Complementary RNA preparation and array hybridization were performed at the Functional Genomics Center of the University of Zurich, using the Agilent SurePrint Human Gene Expression 8 × 60K array. Genes with a False Discovery Rate with an adjusted P value < 0.005 and a fold change (fc) > 2 were considered differentially expressed. To identify specific genes expressed in samples transfected with ΔNp63α compared with the empty vector, we used a computer algorithm that allowed us to select genes exhibiting ≥ 3 fold changes. Genes expressed at ≥ 3 fold levels in SaOS-2-EV and SaOS-2- ΔNp63α cells were aligned using a computer algorithm and Microsoft Excel. Three replicas of each sample were analysed and genes that showed a common pattern of fc in each of the three individual experiments were selected for further analysis. Enrichment analysis was performed on the web platform, Database for Annotation, Visualization and Integrated Discovery (DAVID 2.0; http://david.abcc.ncifcrf.gov/). Functional annotates acquired from the list of regulated genes and the probe sets that identified multiple transcripts were removed. From DAVID analysis, we selected the pathways of Kyoto Encyclopaedia of Genes and Genomes (KEGG pathway) that include a compilation of the network of molecular interactions in cells. The micro array data have been deposited in the Gene Expression Omnibus (Accession No: GSE54942).
Western blot analysis
Cells were lysed by agitation on a rotating platform at 4°C for 1 hour in lysis buffer containing 50 mM Tris/ HCl (pH 7.5), 150 mM NaCl, 1% NP40, 0.5% deoxycholic acid, 0.1% sodium dodecyl sulfate (SDS), 1 mM dithiothreitol, 1 mM phenylmethylsulfonyl fluoride , and 10 mg/mL aprotinin. Cellular debris was removed by centrifugation at 16,060 × g and 4°C for 20 min. An equal amount of protein of each cell extracts was subjected to 10% SDS-PAGE and the proteins were transferred using semi-dry blotting to Hybond-ECL membranes (GE Healthcare, Glattbrugg, Switzerland). Western blot analysis was performed by probing the membrane with the following antibodies at the indicated dilution as follows: anti-rabbit ΔNp63 (1:500; provided by Dr. James DiRenzo, Dartmouth Medical School), anti- goat GLI2 (1:200, Santa Cruz Biotechnology, CA, USA), anti-rabbit GAPDH (1:3000; Santa Cruz Biotechnology) and species specific horseradish peroxidase conjugated secondary antibodies (Santa Cruz Biotechnology). Peroxidase activity was detected using the Immobilon chemiluminescence substrate (Millipore, Billerica, MA, USA) and the signals were recorded using a VersaDoc Imaging System (Bio-Rad, Hercules, CA, USA).
p63 siRNA and a non-targeting control siRNA were purchased from Santa Cruz (Santa Cruz Biotechnology). 143B and M132 (1 × 105 cells) were seeded in a 6-well plate cultured to 70% confluence and then transfected for 48 h with 20nM p63 siRNA or control siRNA with Lipofectamine LTX reagent purchased from Invitrogen (Life Technologies, USA). Transfections were carried out according to the manufacturer’s instruction. The efficiency of knock-down was analysed by western blotting.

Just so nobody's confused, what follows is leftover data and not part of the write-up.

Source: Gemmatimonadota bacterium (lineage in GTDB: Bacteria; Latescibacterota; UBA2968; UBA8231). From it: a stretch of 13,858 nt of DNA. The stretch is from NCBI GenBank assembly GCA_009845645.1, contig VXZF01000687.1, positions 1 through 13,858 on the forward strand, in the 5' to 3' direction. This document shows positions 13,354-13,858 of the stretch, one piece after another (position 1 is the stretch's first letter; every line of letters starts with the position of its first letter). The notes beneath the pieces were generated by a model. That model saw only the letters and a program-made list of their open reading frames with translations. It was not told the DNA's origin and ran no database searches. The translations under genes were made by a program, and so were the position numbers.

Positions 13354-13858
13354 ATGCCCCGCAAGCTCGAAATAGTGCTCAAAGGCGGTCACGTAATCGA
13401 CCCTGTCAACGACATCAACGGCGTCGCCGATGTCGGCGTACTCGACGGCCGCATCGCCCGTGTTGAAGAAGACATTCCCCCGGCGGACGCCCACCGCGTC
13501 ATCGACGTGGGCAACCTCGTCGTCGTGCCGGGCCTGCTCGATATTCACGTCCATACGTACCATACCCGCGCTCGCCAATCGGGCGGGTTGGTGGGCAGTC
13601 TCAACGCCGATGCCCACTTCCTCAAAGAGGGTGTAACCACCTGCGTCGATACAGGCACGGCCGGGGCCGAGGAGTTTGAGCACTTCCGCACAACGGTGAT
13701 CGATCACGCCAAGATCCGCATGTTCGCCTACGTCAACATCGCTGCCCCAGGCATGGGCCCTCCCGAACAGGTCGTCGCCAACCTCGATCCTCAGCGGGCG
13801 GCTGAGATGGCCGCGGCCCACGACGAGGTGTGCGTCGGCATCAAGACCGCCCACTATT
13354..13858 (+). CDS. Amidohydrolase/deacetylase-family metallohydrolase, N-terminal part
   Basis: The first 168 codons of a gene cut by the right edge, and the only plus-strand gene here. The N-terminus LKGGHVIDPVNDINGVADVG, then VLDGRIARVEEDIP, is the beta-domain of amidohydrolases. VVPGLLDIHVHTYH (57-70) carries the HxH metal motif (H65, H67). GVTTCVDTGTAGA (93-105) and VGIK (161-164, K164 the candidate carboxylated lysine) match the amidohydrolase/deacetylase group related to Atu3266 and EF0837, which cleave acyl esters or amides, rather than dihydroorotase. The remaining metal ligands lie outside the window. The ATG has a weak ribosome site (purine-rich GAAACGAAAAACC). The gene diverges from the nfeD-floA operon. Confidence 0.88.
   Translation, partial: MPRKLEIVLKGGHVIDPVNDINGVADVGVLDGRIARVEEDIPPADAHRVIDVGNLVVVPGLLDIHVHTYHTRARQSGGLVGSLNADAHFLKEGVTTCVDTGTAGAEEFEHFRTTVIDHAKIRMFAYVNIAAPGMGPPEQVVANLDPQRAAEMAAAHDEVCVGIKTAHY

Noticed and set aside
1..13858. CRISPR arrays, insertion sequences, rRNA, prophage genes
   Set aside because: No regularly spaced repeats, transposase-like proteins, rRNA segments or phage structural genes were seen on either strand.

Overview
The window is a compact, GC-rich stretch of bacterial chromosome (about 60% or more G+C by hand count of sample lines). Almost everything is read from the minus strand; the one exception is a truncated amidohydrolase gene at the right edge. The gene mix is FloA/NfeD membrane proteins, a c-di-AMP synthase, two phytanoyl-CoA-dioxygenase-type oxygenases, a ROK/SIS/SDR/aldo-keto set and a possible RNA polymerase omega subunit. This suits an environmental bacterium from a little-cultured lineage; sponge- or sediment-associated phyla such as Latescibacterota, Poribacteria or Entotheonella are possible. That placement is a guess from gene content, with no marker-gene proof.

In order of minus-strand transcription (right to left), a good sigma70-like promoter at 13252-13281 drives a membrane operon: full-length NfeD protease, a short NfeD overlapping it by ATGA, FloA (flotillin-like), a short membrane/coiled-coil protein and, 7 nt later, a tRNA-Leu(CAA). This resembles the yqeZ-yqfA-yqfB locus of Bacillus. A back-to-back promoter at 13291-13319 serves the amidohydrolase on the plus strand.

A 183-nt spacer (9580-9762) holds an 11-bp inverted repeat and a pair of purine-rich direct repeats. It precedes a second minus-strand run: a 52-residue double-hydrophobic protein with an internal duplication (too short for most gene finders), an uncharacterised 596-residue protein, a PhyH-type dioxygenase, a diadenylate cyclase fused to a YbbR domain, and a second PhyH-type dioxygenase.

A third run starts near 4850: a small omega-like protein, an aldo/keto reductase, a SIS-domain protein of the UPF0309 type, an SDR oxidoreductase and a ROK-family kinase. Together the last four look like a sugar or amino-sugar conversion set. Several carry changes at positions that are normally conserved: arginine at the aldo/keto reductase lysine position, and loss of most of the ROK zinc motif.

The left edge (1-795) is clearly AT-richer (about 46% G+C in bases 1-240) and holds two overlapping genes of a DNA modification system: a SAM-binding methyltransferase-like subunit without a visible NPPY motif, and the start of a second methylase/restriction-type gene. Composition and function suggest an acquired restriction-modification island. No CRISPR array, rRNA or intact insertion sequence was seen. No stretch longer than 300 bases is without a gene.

Wound healing assay
SaOS-2-TAp63, SaOS-2- ΔNp6α and SaOS-2-EV cells were grown to confluence, and cell motility was determined in an in vitro wound healing assay as described previously . Motility was determined from the difference between the wound width at 0 and 24 h and was calculated from measurements of defined areas of images of the wounds taken with an AxioCam MRm camera connected to a Zeiss Observer.Z1 inverted microscope at 4× magnification. The motility of SaOS-2-EV cells or of untreated cells was defined as 100%.
Cell proliferation assay
Wells of 96 well plates were seeded with 3 × 103 cells that were allowed to adhere and grow overnight. The cells were then incubated with 10 μl per well of WST-1 reagent (Roche, Basel, Switzerland) for 3 h and cell metabolic activity per well was determined according to a published procedure .
Soft-agar colony formation assay
The experiments were carried out in six-well cell culture plates containing 1.5 ml per well of 0.5% base agar in cell culture medium supplemented with penicillin, streptomycin and ampicillin (PSA). Single cell suspensions (2 × 104cells per well) were prepared and added (1.5 ml per well of cell culture medium containing 0.35% agar and PSA ) added on top of the base agar and incubated in a humidified atmosphere containing 95% air and 5% CO2 at 37°C. Twenty-four hours later the top agar was overlaid with 2 ml/well cell culture medium containing PSA. Cells were incubated for 16 days and the medium was changed at 3-day intervals. Colonies were stained with 0.005% crystal violet. Images were acquired using a Nikon Eclipse E600 camera.
Cells grown on glass coverslips were fixed with 3.7% formaldehyde in phosphate-buffered saline (PBS) for 15 min and permeabilized with 0.2% Triton X-100. The fixed cells were treated with blocking solution (2% fetal bovine serum in PBS) and stained with rabbit anti-ΔNp63 (1:500) together with goat anti-GLI2 (1:400) in blocking solution incubated at 4°C overnight. The next day, the cells were washed 3 times with PBS, and stained with Dylight 594-labeled donkey anti-rabbit, or Cy5-labeled donkey anti-goat secondary antibodies (Jackson Immuno Research Laboratories, Inc., Baltimore, Pike West Grove, USA) at room temperature for 1 h. Nuclear DNA was stained with 0.2 μg/ml 4′,6′-diaminidino-2-phenylindole (Molecular Probes Inc., Eugene, USA). Fluorescence imaging was performed using a confocal laser scanning microscope (SP5, Leica, Heerbrugg, Switzerland) equipped with a Plan-Apochromat 63 × NA 1.4 oil immersion objective.